The spacecraft that changed how I see the universe

Since 2008, the Fermi Gamma-ray Space Telescope has captured cosmic wonders that would otherwise be hidden from human eyes.

Galaxy Centaurus A hosts an enormous black hole dining on nearby matter. During this messy and lengthy meal, the turmoil launches jets of fast-moving material. Those jets emit both radio waves, which are the lowest-energy type of light and appear yellow-orange here, and gamma rays, the highest-energy radiation and appear purple here.
Photograph by NASA/DOE/Fermi LAT Collaboration, Capella Observatory, and Ilana Feain, Tim Cornwell, and Ron Ekers (CSIRO/ATNF), R. Morganti (ASTRON), and N. Junkes (MPIfR)

In the summers of my childhood, I spent time in upstate New York at my grandparents’ lakeside home, far from the polluting light of big cities. At night, I would pull a blanket from my bed and drag it down the pine needle–covered path from the house to the boat dock. Stretched out there, I would gaze at the star-filled sky for as long as the grown-ups allowed. I didn’t have words for what I was feeling: the pull of the cosmos, beautiful and awe-inspiring.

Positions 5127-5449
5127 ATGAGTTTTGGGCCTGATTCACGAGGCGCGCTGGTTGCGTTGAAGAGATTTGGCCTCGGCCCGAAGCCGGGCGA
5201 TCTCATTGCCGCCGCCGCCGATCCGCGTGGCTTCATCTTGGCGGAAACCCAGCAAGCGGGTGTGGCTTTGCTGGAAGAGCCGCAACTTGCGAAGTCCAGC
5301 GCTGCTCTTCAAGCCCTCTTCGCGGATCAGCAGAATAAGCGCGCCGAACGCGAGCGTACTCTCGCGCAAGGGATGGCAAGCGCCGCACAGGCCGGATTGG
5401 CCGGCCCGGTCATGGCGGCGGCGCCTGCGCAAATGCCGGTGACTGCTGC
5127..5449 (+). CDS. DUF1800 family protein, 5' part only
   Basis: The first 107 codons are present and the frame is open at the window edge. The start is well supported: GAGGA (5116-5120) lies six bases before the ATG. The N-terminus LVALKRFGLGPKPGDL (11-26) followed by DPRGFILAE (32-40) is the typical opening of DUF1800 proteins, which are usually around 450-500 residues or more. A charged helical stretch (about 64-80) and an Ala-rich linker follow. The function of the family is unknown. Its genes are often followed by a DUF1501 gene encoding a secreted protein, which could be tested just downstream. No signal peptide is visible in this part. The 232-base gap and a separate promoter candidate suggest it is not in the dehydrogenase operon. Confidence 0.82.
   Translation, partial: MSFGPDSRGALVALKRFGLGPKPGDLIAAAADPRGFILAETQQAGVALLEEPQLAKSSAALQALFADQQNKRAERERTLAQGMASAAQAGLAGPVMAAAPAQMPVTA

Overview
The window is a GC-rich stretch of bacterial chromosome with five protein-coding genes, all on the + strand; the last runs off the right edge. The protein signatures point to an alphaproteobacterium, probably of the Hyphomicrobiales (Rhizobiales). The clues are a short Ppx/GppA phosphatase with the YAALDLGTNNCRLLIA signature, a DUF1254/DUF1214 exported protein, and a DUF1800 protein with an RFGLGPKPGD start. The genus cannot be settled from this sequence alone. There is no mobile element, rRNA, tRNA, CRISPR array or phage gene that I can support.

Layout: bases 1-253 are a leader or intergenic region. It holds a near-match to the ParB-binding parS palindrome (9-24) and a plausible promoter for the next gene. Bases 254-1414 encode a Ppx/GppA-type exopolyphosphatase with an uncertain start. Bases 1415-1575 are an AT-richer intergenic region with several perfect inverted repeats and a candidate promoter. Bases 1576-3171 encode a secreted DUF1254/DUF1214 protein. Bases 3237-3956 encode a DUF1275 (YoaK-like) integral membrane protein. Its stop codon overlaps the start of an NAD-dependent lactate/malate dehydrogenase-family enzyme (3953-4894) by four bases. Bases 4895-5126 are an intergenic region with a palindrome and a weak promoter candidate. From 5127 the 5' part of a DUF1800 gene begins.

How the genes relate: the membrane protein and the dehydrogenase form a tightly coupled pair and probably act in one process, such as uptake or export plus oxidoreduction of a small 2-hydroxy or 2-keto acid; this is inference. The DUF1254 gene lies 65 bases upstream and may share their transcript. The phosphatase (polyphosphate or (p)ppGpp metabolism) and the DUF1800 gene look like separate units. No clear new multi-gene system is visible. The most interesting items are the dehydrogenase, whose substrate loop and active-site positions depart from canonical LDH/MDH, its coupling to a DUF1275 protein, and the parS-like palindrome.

Fast-forward more than a decade to summer 2002, when I first learned of astronomy in the extreme, energetic and exciting. I was a summer intern at the University of Chicago, an institution known for its physics pioneers. Among them: Enrico Fermi, who spent the last years of his life and career there.

At UChicago, I rehabbed equipment designed to detect cosmic rays, the high-energy protons and other nuclei that bombard us from space. I learned of gamma rays—the most energetic form of light—and how detecting them takes creativity, innovation, and observatories lofted into space. I was hooked. Six years later, just such an observatory launched from Florida atop a Delta II rocket and into orbit around Earth. Named for Fermi, it’s become my favorite spacecraft.

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